• Council will decide on next steps for establishing a municipal Automated Speed Enforcement (ASE) camera program at their March 6, 2024 meeting.
  • According to Mayor Lovatt, Stouffville is considering an initial purchase of around 20 cameras for use on municipal roads, with more possibly coming next year.
  • Changes in how ASE tickets can be processed, compared to York Region’s pilot program we covered last year, have reduced associated operating costs.
  • Stouffville would partner with the Town of Newmarket, which is establishing a ticket processing centre as part of its own ASE plans.
  • Staff hope to see operational ASE cameras on Stouffville streets by the end of the year.
  • York Region’s ASE program will continue along Regional roads.


The majority of deadly collisions on York Region roads involve speeding, and ASE programs have proven effective in reducing speeds and fatal collisions. York Region’s pilot saw average reductions of 10 km/h and a 35% increase in speed limit adherence within school zones. New York City’s 140-camera pilot reduced speeding by 63% and pedestrian injuries by 23%, and a Saskatchewan pilot saw a 63% drop in speed-related casualties.

With Council approval, Stouffville would be the first York Region municipality partnering with Newmarket and their Joint Processing Centre (JPC). According to the related Staff Report, the JPC will manage data collected by ASE cameras, process violations, facilitate the payment of fines, and assist with disputes. Staff also believe that such a partnership would allow the Town to have an ASE program up and running by the end of 2024.

Ontario’s Highway Traffic Act states that Automated Speed Enforcement cameras can only be deployed in school and community safety zones. While residents regularly highlight dangerous stretches of roadways due to speeding at public meetings and in communications to Council members, many locations do not fall within current community safety zones.

Beyond assessing existing zones, Stouffville will look to identify new community safety zones which could be implemented to maximize opportunities for ASE camera deployment and address as many problem areas as possible. “I’ve joked that if we could make the whole Town a Community Safety Zone, we would,” Lovatt commented at a Town Hall meeting on March 4.

Costs and projected revenues continue to be assessed, and Staff will have access to camera vendor information through a Memorandum of Understanding with Newmarket. However, at last night’s Town Hall meeting, Mayor Lovatt noted that they are seeing camera prices climbing significantly year over year.

“It is cheaper for us to buy cameras right out of the gate because prices go up exponentially each year, so my hope is we will put an order in for at least 20 [cameras] to start,” Lovatt told attendees. “We’ll maybe put in another order at the end of this year or the start of next year before the prices are jacked up again.”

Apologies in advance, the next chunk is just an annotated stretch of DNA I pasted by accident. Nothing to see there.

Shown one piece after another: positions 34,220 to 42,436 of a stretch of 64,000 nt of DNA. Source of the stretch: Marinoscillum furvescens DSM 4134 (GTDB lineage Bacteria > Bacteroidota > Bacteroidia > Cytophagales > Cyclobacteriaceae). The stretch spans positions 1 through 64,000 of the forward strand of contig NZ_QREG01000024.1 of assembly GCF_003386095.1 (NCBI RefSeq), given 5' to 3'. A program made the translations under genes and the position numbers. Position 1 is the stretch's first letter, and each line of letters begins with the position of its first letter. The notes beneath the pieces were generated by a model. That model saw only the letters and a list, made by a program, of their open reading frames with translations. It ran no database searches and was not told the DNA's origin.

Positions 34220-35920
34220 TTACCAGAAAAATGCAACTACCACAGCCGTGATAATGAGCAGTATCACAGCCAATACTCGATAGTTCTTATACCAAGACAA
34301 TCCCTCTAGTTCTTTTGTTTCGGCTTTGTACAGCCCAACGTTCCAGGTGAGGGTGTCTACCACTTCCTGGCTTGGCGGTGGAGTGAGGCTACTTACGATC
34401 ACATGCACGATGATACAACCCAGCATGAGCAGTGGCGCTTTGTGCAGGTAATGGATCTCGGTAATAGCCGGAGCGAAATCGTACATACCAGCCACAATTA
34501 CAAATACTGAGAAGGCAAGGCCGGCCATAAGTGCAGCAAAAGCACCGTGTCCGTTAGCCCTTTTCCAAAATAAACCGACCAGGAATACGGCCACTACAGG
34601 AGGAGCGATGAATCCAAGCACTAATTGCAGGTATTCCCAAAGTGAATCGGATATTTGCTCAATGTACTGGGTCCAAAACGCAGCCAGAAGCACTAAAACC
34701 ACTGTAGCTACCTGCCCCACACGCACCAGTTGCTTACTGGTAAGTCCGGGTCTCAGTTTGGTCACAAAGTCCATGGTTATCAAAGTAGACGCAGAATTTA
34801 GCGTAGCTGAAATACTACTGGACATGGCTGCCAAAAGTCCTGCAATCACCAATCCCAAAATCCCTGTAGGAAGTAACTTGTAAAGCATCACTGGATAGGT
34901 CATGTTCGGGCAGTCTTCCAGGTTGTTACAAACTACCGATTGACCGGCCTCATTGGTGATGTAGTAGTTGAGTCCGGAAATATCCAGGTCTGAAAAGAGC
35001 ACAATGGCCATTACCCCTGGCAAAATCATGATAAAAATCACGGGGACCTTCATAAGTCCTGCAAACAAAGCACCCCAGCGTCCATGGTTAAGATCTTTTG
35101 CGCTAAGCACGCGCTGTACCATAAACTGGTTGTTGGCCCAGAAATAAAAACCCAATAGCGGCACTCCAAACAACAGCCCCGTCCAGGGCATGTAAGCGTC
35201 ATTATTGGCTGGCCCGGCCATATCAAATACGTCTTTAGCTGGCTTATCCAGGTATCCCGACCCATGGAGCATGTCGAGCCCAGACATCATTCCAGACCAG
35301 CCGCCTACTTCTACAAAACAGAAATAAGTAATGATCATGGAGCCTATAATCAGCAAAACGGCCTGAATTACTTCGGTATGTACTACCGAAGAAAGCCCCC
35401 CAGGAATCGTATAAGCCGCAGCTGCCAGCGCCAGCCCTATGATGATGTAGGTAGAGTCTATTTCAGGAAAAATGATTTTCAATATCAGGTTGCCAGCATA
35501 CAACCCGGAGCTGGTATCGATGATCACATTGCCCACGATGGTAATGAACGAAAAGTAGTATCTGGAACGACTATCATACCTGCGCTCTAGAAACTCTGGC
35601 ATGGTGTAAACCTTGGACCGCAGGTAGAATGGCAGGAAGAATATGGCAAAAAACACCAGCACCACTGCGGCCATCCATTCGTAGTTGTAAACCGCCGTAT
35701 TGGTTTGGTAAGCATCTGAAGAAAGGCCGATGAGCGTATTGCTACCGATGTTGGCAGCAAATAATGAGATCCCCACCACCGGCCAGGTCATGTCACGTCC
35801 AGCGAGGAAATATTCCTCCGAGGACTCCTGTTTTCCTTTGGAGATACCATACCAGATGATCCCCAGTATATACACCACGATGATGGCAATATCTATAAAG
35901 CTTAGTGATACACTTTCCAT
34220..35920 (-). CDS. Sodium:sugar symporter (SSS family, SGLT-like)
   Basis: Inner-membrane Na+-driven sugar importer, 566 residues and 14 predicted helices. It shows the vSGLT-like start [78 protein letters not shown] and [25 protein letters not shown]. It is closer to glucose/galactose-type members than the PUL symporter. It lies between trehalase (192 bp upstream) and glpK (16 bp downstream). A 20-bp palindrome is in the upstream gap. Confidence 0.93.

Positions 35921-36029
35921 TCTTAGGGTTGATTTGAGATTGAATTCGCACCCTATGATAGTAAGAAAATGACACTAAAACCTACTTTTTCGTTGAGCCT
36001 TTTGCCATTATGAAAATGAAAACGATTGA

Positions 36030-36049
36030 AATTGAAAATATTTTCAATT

Recent Provincial policy changes now allow for the processing of ASE tickets under a municipal Administrative Monetary Penalties System (AMPS). This replaces the previous method of processing offences through Ontario’s court system, which can be costly and result in delays due to the high number of tickets needing to be issued.

Instead, AMPS allows municipalities to treat ASE tickets the same way they would by-law tickets and non-criminal municipal fines. Processing through AMPS connects offences to the vehicle owner and not the driver, linking tickets to the address of the plate holder and their tax account. While demerit points are therefore not at play for offending drivers, unpaid tickets could result in the cancellation of a vehicle’s license plate.

The combination of AMPS and Newmarket’s JPC would reduce ASE operating expenses, facilitating cost recovery for Stouffville’s program. Combined with the high frequency of ticketing regularly seen with ASE, it can also lead to eventual profits. Newmarket, who recently approved 14 cameras, expects an estimated $2 million in annual net returns. While Stouffville has not conducted a complete financial analysis in this early stage, Staff believe the investment will be “favourable to the Town.”

Should Stouffville move ahead with Council’s approval, the final number of cameras and where they could be placed will be presented in a report for Council consideration at a future date.

*Cover image sourced from a 2023 York Region presentation to Council